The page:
Salt in the soil can cause a lot of problems for a plant. Whether it’s extreme toxicity or just a slight increase, salt is an issue that most gardeners have to face at one point or another.
No matter if you’re using non-organic or organic growing methods, there’s no way around this slaty dilemma.
How do we overcome salt in the soil? How much salt is too much salt? And what about irrigation water? Is it okay to add salt to my irrigation water without harming the plants I’m growing
These are all legitimate questions and we need answers! Let’s explore some salinity issues and see how they affect overall plant growth:
1. Salt Build Up Affects Plant Growth
As mentioned above, salt buildup and toxicity in soul and/or irrigation water can have a negative effect on your plant’s health. When the sale level in the growing media becomes too high, it will start to cause damage to roots and leaf tissues.
In extreme cases of salt buildup, abnormal plant growth may occur. This means that the leaves will begin to grow larger than they should which is a sign that something isn’t right. Another sign would be root development in parts of the growing media where the salt concentration is very high.
2. Salts Affect Plant Nutrient Uptake
Some kinds of salts accumulate over time while others are mobile in the growing media. Mobile salts move freely of salts tend to disrupt nutrient uptake pathways.
Nutrient uptake requires healthy root tissue which is greatly compromised when a plant encounters salt toxicity. Whether it’s too much salt in the growing media or a high concentration of sales present in irrigation water, there will be a reduction of overall nutrient uptake rates, resulting in plant injury.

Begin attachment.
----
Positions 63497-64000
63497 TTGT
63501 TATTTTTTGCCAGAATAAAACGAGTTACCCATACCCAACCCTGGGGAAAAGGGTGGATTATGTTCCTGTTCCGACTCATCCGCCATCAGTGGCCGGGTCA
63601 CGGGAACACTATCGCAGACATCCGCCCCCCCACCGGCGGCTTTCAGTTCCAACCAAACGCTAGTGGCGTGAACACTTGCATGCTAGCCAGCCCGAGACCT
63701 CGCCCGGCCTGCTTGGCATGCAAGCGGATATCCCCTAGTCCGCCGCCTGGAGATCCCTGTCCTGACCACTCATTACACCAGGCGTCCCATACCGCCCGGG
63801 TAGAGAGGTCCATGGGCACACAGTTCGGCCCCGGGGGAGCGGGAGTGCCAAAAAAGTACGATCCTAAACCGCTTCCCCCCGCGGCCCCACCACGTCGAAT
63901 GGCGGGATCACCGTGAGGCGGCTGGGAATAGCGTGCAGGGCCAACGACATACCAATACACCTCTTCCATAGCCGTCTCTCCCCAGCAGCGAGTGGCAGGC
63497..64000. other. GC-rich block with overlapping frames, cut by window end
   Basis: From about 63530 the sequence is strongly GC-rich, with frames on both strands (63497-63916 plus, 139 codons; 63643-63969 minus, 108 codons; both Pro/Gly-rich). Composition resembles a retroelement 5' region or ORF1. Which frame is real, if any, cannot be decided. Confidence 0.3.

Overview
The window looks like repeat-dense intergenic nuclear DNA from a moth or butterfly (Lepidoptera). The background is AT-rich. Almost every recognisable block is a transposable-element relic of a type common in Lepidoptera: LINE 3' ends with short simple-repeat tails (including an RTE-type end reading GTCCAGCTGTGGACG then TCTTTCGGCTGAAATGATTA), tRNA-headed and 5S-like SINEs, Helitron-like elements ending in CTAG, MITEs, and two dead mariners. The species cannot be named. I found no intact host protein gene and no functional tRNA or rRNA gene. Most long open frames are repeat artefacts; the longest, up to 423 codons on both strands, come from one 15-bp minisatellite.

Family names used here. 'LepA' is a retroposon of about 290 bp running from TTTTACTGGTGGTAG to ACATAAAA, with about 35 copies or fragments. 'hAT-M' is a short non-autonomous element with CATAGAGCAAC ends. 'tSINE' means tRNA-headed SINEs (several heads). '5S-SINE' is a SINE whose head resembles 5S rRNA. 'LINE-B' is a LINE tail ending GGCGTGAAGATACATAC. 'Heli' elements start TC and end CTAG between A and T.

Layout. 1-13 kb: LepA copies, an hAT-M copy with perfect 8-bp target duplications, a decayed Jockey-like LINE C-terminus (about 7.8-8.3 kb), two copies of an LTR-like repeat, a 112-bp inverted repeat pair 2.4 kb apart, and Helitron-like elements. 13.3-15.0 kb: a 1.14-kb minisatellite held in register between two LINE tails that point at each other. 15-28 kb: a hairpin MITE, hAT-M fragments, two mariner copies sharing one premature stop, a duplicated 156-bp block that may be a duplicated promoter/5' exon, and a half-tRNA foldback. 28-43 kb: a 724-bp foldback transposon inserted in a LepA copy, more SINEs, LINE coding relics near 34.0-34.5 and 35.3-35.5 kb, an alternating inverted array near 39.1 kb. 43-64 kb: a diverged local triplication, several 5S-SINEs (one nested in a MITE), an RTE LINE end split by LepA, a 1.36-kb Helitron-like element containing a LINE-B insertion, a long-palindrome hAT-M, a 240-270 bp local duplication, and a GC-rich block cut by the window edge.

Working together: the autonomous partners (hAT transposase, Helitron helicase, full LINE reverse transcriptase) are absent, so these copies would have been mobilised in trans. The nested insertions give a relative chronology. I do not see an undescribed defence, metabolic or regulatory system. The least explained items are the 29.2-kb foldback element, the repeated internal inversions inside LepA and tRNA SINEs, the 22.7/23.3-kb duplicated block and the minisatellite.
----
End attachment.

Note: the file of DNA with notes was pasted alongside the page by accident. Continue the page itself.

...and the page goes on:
3. Salts Affect Plant Cell Tissues
If you’ve ever had occasion to handle table salt (NACL), you know all about how it causes “soreness” and irritation to any surface that comes into contact with it dues to osmotic stress. This happens because table salt is very mobile in an aqueous solution.
Osmosis occurs when there is a high concentration of salts dissolved in water or growing media so that mobile salts are drawn into plant tissues due to diffusion.
4. Soil Salinity Management For Maximum Plant Growth
The best way to avoid problems associated with salinity issues in your garden is to improve drainage and irrigation efficiency. In combination with the use of a soil nutrient solution containing trace elements of essential plant nutrients, this approach will yield significant improvements in overall plant health and yields.
This can be accomplished through several methods:
- Applying good quality compost to improve water holding capacity
- Using slow-release fertilizer for optimal nutrient uptake rates
- Making use of a continuous drip irrigation system
- Maintaining an optimum pH for proper nutrient use
It is also important to test the levels of salt accumulation periodically and begin planting salt-sensitive plants in soils with low salt accumulation rates.
An EC Probe is a great tool that will help with this.
Want to Learn More About Salinity?
Salinity is a major factor that can affect plant growth. Plant roots need water to grow, but not too much or the plants will drown and die. The salt content of soil affects how well the plant’s roots are able to take up water.
But salinity also plays an important role in determining what types of nutrients are available for uptake by the plant as well as affecting photosynthesis rates.
Please visit our blog to learn more about the farming industry, salt injury, and how to become a smart farmer!